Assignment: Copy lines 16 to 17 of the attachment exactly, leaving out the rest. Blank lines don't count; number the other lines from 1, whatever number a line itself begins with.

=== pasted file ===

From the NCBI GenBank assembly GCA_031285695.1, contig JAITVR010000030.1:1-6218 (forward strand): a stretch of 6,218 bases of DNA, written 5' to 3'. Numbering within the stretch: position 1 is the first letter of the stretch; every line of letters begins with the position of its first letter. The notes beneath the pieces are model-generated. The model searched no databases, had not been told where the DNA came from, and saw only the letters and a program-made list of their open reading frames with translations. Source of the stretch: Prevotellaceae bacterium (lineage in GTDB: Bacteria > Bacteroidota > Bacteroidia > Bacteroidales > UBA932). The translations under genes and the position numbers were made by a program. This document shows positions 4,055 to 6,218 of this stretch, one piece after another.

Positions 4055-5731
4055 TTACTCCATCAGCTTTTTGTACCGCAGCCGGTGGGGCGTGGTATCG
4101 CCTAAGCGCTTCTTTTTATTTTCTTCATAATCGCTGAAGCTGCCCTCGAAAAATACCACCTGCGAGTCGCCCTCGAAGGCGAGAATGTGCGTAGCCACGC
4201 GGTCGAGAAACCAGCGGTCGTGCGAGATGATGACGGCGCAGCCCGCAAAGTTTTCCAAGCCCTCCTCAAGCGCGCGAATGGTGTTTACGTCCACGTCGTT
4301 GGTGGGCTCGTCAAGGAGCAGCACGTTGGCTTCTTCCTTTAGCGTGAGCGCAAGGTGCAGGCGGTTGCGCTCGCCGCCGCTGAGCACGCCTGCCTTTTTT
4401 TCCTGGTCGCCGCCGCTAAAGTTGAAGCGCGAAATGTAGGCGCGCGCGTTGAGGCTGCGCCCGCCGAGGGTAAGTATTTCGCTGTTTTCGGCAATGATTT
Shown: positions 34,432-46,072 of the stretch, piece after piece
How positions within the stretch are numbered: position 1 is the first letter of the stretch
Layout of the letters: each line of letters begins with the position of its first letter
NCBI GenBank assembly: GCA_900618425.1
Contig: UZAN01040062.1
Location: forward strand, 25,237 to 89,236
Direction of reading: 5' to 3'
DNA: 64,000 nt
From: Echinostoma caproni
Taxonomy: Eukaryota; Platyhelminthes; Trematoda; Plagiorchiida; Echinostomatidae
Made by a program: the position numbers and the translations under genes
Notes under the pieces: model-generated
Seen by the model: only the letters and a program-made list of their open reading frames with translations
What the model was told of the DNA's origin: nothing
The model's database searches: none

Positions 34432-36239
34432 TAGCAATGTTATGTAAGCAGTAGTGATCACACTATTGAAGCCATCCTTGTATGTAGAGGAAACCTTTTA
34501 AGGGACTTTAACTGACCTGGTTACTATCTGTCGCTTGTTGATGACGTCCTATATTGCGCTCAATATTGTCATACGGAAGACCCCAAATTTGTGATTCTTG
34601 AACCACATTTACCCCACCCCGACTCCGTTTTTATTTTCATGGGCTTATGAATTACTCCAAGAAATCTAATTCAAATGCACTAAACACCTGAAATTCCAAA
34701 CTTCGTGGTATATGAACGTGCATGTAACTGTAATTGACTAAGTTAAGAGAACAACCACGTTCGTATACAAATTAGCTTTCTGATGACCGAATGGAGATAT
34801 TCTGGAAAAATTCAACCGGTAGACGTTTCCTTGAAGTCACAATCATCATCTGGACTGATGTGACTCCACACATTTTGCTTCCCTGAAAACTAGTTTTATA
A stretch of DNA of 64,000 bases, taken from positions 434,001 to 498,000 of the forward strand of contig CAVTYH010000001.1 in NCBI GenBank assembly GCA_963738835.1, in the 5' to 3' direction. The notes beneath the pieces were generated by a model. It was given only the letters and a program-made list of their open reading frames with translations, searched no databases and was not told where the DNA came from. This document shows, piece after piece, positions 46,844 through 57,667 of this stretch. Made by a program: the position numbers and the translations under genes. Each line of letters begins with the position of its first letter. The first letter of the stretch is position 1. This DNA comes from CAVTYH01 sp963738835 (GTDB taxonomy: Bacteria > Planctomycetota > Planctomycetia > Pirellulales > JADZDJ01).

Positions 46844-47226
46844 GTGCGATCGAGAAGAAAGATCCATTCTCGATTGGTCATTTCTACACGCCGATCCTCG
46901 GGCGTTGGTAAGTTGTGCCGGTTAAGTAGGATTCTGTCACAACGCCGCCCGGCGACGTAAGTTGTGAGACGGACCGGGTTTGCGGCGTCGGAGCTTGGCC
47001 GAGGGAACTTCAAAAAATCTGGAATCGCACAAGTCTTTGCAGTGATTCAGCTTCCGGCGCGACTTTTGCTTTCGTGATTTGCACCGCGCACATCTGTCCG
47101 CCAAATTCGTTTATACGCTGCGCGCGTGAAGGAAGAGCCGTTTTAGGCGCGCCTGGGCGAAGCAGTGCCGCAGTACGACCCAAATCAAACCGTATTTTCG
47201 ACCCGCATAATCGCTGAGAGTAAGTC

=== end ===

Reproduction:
From: Echinostoma caproni
Taxonomy: Eukaryota; Platyhelminthes; Trematoda; Plagiorchiida; Echinostomatidae